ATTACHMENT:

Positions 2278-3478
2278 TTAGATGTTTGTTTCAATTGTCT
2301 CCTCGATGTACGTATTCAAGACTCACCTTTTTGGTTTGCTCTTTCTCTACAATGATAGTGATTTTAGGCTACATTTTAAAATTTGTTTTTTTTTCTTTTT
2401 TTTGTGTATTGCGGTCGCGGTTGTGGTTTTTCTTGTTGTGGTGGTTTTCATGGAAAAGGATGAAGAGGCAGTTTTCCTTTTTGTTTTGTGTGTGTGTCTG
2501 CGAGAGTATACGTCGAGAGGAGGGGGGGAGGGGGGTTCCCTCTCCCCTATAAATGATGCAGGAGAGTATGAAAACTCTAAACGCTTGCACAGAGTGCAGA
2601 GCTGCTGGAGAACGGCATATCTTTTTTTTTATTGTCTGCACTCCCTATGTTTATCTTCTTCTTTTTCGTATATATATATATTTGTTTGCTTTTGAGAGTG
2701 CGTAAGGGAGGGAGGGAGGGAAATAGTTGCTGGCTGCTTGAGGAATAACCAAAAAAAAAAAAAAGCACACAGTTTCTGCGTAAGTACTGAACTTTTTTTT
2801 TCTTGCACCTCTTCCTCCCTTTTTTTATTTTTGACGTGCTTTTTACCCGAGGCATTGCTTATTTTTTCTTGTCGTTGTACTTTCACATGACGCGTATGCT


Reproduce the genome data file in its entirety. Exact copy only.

Positions 2278-3478
2278 TTAGATGTTTGTTTCAATTGTCT
2301 CCTCGATGTACGTATTCAAGACTCACCTTTTTGGTTTGCTCTTTCTCTACAATGATAGTGATTTTAGGCTACATTTTAAAATTTGTTTTTTTTTCTTTTT
2401 TTTGTGTATTGCGGTCGCGGTTGTGGTTTTTCTTGTTGTGGTGGTTTTCATGGAAAAGGATGAAGAGGCAGTTTTCCTTTTTGTTTTGTGTGTGTGTCTG
2501 CGAGAGTATACGTCGAGAGGAGGGGGGGAGGGGGGTTCCCTCTCCCCTATAAATGATGCAGGAGAGTATGAAAACTCTAAACGCTTGCACAGAGTGCAGA
2601 GCTGCTGGAGAACGGCATATCTTTTTTTTTATTGTCTGCACTCCCTATGTTTATCTTCTTCTTTTTCGTATATATATATATTTGTTTGCTTTTGAGAGTG
2701 CGTAAGGGAGGGAGGGAGGGAAATAGTTGCTGGCTGCTTGAGGAATAACCAAAAAAAAAAAAAAGCACACAGTTTCTGCGTAAGTACTGAACTTTTTTTT
2801 TCTTGCACCTCTTCCTCCCTTTTTTTATTTTTGACGTGCTTTTTACCCGAGGCATTGCTTATTTTTTCTTGTCGTTGTACTTTCACATGACGCGTATGCT